Looking back, it’s clear how steep this climb is. It’s a short climb, though, so no worries. Most of this track is a bit up-and-down, but this steep climb at the beginning is the only one that stands out as being potentially challenging.

See what I mean? The terrain is rolling, but it’s not too bad! And the views make up for any small exertions necessary.

The path here is in pretty good condition. It does get grassy and muddy in spots, but it’s never terrible.

This is called a stile, and if you hike in New Zealand at all you will become very familiar with them. In America, jumping a fence or going through a gate is generally frowned upon. In New Zealand, it’s practically de rigeur. If you’re on public land like this, unless there’s an explicit sign telling you not to then you can go over fences and through gates — they’re for the livestock, not for you.

Later on this same walk, the path hits a fence with a locked gate, making the above point not just academic but very practical. I don’t know why the gate was locked, and I spent a long time with the map trying to figure if I had wandered off the correct path, but ultimately I ended up jumping the fence — which was, apparently, the correct procedure. Obviously things are a bit different when on private property, but on public land so long as you are respectful of your surroundings and obey all posted notices, you have a lot of freedom to go where you please.

Going up the hill, I see why there’s a fence. Cows, you have the whole field to roam in. Why are you hanging out right on the path?

In fact, this group of thugs cows is clearly looking for trouble. Cows can be intimidating because of their size and weight, but ultimately they are prey animals and will behave as such. So long as you are determined but nonthreatening, the cows will back down. I approached with a confident, deliberate gait and the cows moved off the path to let me pass. This advice also works surprisingly well at navigating most uncomfortable social situations.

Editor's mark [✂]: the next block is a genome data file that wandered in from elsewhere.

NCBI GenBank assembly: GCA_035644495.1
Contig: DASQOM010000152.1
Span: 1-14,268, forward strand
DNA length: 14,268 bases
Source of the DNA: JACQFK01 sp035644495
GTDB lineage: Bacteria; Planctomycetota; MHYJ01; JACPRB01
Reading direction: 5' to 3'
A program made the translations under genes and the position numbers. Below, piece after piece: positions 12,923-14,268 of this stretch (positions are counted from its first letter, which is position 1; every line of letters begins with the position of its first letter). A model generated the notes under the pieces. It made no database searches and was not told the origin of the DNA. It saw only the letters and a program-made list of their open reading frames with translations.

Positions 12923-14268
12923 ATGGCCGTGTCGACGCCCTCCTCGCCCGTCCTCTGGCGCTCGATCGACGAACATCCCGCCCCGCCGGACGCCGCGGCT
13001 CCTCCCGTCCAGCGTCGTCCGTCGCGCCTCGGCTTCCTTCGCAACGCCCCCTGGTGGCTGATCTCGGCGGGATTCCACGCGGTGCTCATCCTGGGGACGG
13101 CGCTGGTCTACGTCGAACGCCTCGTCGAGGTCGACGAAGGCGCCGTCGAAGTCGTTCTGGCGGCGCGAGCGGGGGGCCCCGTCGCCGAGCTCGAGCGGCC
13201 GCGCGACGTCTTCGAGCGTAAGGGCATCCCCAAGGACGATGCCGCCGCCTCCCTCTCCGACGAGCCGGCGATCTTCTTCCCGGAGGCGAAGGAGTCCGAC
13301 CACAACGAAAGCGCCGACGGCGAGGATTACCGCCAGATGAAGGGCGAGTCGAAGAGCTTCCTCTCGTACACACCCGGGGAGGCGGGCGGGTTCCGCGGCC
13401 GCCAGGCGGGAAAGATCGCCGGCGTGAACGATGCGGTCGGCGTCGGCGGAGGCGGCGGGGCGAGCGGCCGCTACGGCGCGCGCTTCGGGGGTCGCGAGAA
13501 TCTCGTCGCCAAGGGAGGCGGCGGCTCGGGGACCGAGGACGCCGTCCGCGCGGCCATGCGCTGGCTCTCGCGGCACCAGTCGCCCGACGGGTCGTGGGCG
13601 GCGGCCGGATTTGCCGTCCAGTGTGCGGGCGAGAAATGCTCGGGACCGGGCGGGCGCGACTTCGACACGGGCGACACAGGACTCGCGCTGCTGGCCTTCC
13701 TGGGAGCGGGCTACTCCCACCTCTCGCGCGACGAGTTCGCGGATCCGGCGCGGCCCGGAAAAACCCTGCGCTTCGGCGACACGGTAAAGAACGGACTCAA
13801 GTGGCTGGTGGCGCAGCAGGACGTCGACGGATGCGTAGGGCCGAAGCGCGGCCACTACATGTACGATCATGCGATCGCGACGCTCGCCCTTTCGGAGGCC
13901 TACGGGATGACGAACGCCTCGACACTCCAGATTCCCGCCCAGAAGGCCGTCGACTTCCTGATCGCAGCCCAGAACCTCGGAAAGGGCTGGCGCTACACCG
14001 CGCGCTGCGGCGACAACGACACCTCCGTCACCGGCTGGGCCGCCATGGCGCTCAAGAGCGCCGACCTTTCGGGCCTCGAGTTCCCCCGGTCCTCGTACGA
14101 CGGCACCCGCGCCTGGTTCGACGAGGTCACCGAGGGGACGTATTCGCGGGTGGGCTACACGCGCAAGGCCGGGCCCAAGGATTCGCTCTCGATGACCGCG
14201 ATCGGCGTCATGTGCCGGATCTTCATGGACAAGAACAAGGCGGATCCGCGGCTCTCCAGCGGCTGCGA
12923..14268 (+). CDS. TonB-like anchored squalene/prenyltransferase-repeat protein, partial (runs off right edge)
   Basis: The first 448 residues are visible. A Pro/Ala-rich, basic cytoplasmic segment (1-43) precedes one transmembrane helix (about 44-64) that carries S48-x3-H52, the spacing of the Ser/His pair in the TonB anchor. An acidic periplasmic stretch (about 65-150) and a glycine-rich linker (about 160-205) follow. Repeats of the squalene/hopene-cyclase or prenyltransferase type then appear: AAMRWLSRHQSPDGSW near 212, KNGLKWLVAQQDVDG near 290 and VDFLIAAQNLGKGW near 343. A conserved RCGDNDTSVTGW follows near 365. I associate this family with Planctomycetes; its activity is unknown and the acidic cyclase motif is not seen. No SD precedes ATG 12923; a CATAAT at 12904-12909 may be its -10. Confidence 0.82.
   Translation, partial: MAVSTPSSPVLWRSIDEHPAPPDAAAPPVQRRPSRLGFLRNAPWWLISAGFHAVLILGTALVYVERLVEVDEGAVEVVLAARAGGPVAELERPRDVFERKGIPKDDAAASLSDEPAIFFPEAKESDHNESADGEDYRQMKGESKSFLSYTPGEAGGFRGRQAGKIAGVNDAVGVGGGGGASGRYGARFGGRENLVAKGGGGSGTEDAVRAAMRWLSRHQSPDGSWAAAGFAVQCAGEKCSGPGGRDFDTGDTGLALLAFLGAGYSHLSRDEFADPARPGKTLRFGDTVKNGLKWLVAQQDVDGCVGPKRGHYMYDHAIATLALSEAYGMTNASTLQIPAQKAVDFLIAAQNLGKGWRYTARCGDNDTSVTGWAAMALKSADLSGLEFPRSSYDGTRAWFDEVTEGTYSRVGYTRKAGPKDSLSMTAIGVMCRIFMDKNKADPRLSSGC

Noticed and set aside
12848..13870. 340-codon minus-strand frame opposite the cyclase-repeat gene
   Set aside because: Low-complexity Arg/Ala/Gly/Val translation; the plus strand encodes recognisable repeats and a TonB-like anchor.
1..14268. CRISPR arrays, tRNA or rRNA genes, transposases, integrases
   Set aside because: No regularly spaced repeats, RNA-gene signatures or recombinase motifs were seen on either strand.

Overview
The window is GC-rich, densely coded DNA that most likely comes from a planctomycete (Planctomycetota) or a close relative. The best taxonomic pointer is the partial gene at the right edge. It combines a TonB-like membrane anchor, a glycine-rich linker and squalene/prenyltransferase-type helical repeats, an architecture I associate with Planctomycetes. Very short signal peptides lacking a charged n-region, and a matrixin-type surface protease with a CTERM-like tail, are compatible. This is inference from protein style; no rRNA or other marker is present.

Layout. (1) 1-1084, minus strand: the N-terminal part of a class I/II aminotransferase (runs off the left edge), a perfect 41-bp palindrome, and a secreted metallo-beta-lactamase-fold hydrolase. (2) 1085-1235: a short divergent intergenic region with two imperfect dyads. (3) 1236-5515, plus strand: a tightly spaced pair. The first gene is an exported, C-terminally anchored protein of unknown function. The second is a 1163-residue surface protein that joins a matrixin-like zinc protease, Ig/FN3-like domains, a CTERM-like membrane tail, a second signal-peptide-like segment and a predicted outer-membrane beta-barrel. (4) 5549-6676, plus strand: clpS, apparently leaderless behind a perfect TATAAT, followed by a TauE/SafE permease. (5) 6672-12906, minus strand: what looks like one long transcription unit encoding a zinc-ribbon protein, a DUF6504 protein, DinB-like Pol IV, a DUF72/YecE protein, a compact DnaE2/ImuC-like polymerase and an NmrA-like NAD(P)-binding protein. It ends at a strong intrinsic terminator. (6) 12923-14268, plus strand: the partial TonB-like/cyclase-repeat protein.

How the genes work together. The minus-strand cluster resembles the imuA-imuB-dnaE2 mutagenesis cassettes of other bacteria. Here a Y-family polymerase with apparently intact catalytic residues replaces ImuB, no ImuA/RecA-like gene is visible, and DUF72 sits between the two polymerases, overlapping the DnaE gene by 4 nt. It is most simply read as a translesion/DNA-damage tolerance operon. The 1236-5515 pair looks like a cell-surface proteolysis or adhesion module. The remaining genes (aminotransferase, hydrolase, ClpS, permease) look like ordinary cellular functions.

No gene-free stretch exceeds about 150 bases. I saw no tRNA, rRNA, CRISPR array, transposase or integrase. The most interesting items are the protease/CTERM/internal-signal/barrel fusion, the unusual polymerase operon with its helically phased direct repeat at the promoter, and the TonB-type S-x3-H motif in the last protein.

There are a number of places where you can turn off to go down to the coast. I have no desire to hike along the pebble beaches, the weather’s too cold for swimming, and the views are better from the top. I did go down to check it out though.

So worth it! The water is such a pretty color, and this cool little point must be a great fishing spot. I wouldn’t mind having a picnic here if I hadn’t eaten before I came!

Moving back up, the trail entered into a more forested area…

And when I popped out the other side, I was treated to some blue in the sky!

Even better, I got an achievement!

This marker, denoted with a triangle on the map above, sits just about where the trail splits off to the lookout.

The path to the lookout is a very nice forested trail with a number of birds around. Plenty of fantails and saddlebacks, and I caught a glimpse of either a bellbird or a silvereye. I will post bird photos in a separate post, though.

The lookout itself had some great views, which will also be coming up in the next post. But here’s a shot downward to the amazingly clear water. So clear, in fact, that the bottom is very visible! Superb.

Once emerging from the woods, it was time to hike the North Coast Track back along the peninsula.

Along the way back, though, I encountered the Ecology Trail. I waffled about for a bit trying to decide whether to continue along the North Coast Track or go down the Ecology Trail, but I ultimately decided on the latter.

I did plenty of bird hunting under the cover of the forest, and managed to get a couple of snaps I’m looking forward to sharing with you!

The Ecology Trail is well-marked and in fairly good condition. It’s a bit steep, but coming from this direction it’s all downhill.

There are stairs with railings for the steep bits, too. Definitely an easy walk!

More stairs.

At the end, we pop out back on the South Coast Track. It’s possible to take the Ecology Trail and not wind up on the South Coast Track, but a map-reading error on my part put me there and it was getting late enough that I didn’t want to backtrack. No worries, because I got to enjoy the views again. But wait…that’s my car!